Pernice's "Chappaquiddick Skyline"; Lonesome Brothers' "Diesel Therapy"
By Jonathan Perry
FEBRUARY 21, 2000: During wintertime, there's a certain stillness that falls on the Western Massachusetts countryside that's both comforting and a little desolate. The snow-swept hills and lamp-lit farmhouses hold their own quiet history, and, if you're in the right frame of mind, the sigh of pines can sound like half-remembered voices. Joe Pernice's songs, which he mostly sings in a hushed whisper -- not much more than a rustle of a voice, really -- are a lot like those sighing pines. The Northampton-based songwriter's tunes can sound intimate and at your shoulder one moment, then distant and out of reach the next.
"Oh, I need some time to make sense of something I lost along the ride," Pernice sings in "Crestfallen," the ravishingly melancholy track that opens the Pernice Brothers' 1998 debut, Overcome by Happiness (Sub Pop). But it wasn't so much Pernice's characteristically downcast words that took listeners by surprise; it was the ornate array of strings, horns, and piano that underpinned his narratives -- a dramatic departure from the rustic minimalism that marked the work of Pernice's previous band, the country-tinged Scud Mountain Boys. The lush, orchestral pop vibe of Overcome was way closer to Zombies singer Colin Blunstone and the Bacharach-inspired orch-pop of Cardinal than to anything found in the pages of No Depression magazine, even though the songs carried as much bitter despair as ever.
Chappaquiddick Skyline (Sub Pop), named for Pernice's new one-off side project, contains his latest batch of cheery observations about such things as seeing a would-be lover asleep in the arms of another after a party ("The Two of You Sleep") and the lingering threat of emotional, if not physical, desertion ("Nobody's Watching"). Once again, the first line of the first track, "Everyone Else Is Evolving," sets the darkened stage for what follows. "I hate my life," Pernice confides with a strange, almost carnal tenderness. "Don't be alarmed if someday soon you hear I've gone away." Before the song's over, he'll change the "if" to "when," and as the tune dissolves into the distance, Pernice sounds more certain of his fate than ever. Meanwhile, the starker acoustic shadings of the songs make Chappaquiddick Skyline's sound a closer cousin to the Scuds' unadorned melancholy than to the Pernice Brothers' carefully arranged gloom.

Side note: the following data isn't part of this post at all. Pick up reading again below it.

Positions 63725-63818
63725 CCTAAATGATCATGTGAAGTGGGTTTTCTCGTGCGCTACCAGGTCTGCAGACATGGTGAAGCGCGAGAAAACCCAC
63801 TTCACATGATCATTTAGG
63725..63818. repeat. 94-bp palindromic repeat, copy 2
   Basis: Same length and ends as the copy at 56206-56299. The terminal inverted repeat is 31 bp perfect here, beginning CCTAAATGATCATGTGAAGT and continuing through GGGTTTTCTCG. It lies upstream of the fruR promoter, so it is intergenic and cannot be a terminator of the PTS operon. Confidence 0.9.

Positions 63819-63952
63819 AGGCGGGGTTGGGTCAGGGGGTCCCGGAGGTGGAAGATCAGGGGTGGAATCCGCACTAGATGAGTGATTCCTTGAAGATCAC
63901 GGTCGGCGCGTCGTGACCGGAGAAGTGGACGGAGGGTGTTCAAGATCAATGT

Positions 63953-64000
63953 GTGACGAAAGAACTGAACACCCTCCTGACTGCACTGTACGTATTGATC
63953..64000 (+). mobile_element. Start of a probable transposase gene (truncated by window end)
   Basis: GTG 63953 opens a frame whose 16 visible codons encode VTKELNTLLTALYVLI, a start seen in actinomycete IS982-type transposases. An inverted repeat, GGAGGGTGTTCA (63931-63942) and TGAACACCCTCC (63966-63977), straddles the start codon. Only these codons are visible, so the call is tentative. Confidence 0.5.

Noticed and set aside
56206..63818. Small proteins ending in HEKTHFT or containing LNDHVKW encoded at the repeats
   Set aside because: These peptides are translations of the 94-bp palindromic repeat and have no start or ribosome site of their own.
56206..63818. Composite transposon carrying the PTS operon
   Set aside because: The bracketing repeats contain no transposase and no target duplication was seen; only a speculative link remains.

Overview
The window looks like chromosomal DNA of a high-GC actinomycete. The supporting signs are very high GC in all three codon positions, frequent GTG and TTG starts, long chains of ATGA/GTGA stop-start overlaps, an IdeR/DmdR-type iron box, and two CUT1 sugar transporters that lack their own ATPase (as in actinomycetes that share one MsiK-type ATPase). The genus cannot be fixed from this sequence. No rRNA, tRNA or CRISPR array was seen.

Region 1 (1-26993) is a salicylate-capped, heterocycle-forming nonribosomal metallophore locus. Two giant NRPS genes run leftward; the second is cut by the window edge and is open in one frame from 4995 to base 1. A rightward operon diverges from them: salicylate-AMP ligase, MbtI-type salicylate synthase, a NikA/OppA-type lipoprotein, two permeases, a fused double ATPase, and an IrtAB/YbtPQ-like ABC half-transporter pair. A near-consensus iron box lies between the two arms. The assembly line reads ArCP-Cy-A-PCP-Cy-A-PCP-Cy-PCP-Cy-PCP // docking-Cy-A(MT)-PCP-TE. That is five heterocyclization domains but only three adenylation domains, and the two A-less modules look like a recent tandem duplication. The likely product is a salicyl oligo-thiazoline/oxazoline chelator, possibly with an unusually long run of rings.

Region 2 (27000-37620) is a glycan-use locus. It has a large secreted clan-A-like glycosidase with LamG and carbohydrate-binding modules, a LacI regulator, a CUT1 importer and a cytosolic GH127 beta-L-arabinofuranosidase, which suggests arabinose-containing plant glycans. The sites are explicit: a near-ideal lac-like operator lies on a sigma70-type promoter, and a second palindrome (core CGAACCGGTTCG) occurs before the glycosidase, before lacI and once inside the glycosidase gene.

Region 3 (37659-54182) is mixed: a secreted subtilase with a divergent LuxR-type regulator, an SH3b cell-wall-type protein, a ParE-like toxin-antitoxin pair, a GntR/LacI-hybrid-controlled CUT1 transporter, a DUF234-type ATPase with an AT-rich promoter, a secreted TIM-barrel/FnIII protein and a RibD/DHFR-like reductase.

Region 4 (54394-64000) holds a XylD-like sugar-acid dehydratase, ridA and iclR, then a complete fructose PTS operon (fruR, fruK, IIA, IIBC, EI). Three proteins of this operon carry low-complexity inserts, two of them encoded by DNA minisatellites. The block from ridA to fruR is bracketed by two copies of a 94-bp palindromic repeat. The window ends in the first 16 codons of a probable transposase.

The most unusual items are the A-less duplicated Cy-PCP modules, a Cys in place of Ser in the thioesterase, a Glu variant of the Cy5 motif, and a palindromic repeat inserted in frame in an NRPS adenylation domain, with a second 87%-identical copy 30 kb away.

Pernice, on the phone from his Northampton home, concurs. "The songs that were on the record just didn't fit the Pernice Brothers," he says, adding that the title began as a joke when he and Sub Pop co-owner Jonathan Poneman were brainstorming ideas for a "grim Massachusetts reference"; they thought the phrase made a good goof on Bob Dylan's Nashville Skyline. "It's hard to explain why, but some songs just get parceled out and go different ways. I knew I had enough songs for a record, and I wanted to make one. And on certain songs, I hear strings. But for Chappaquiddick Skyline, I wanted it to be a bit more stripped down, like a Scud Mountain Boys record. I wanted it to be more of an American record -- I'm not sure what that means."
For Skyline, Pernice enlisted bassist Thom Monahan and guitarist Peyton Pinkerton (both of the Pernice Brothers), as well as pianist Laura Stein and drummer Mike Belitsky. Then there were the friends and folks who stopped by to add a vocal here or a guitar strum there. The recording sessions, done at home on eight-track, were "very, very relaxed," Pernice recounts. "We recorded it at my house so we could just chip away at it when we wanted to. Some days, we'd get up and do a vocal track and then leave it alone for a while. We kind of joked about this being a record that never happened. It was kind of like a shadow passing."
Chappaquiddick Skyline also marks a passage of another sort: the end of Pernice's affiliation with Sub Pop, the label that was also home to the Scud Mountain Boys. "Sub Pop was good while it lasted," Pernice reflects, "but it just wasn't working out the way I wanted it to, so it was time to move on." Pernice has nearly finished recording a solo project and has written material for the next Pernice Brothers record. "The record I'm making right now is mine, and I'm licensing it out to a couple of labels in Germany. I'm not sure if I'm even going to put it out in the States yet. For the next Pernice Brothers record, I know I want it to be really full with lush arrangements, but to be frank about it, I can't afford to put it out myself, so we'll see."